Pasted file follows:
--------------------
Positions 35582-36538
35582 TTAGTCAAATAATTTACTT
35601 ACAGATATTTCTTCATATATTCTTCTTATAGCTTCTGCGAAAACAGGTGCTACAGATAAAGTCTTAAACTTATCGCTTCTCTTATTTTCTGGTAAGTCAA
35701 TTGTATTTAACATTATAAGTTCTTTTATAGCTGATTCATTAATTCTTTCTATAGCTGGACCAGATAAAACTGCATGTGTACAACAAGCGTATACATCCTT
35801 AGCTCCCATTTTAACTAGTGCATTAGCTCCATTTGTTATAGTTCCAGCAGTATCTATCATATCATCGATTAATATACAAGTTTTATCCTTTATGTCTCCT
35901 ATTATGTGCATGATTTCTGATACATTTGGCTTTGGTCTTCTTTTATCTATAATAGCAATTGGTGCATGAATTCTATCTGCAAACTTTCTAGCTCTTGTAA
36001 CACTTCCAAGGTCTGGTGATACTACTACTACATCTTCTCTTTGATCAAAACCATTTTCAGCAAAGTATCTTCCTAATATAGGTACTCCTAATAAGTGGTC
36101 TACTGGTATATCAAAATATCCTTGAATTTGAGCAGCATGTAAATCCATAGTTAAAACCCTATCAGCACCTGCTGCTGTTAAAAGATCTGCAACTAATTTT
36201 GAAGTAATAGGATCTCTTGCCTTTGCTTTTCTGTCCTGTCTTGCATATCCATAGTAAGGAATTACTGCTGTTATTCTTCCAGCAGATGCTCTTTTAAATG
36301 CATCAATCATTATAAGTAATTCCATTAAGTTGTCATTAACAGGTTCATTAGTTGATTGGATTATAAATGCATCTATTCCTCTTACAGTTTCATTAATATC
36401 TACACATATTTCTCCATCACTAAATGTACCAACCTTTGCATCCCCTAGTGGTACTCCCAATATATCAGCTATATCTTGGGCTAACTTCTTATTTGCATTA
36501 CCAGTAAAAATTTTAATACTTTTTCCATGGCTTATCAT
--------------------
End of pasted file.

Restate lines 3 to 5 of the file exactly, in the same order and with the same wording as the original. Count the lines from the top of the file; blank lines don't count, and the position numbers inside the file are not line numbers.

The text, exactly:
35601 ACAGATATTTCTTCATATATTCTTCTTATAGCTTCTGCGAAAACAGGTGCTACAGATAAAGTCTTAAACTTATCGCTTCTCTTATTTTCTGGTAAGTCAA
35701 TTGTATTTAACATTATAAGTTCTTTTATAGCTGATTCATTAATTCTTTCTATAGCTGGACCAGATAAAACTGCATGTGTACAACAAGCGTATACATCCTT
35801 AGCTCCCATTTTAACTAGTGCATTAGCTCCATTTGTTATAGTTCCAGCAGTATCTATCATATCATCGATTAATATACAAGTTTTATCCTTTATGTCTCCT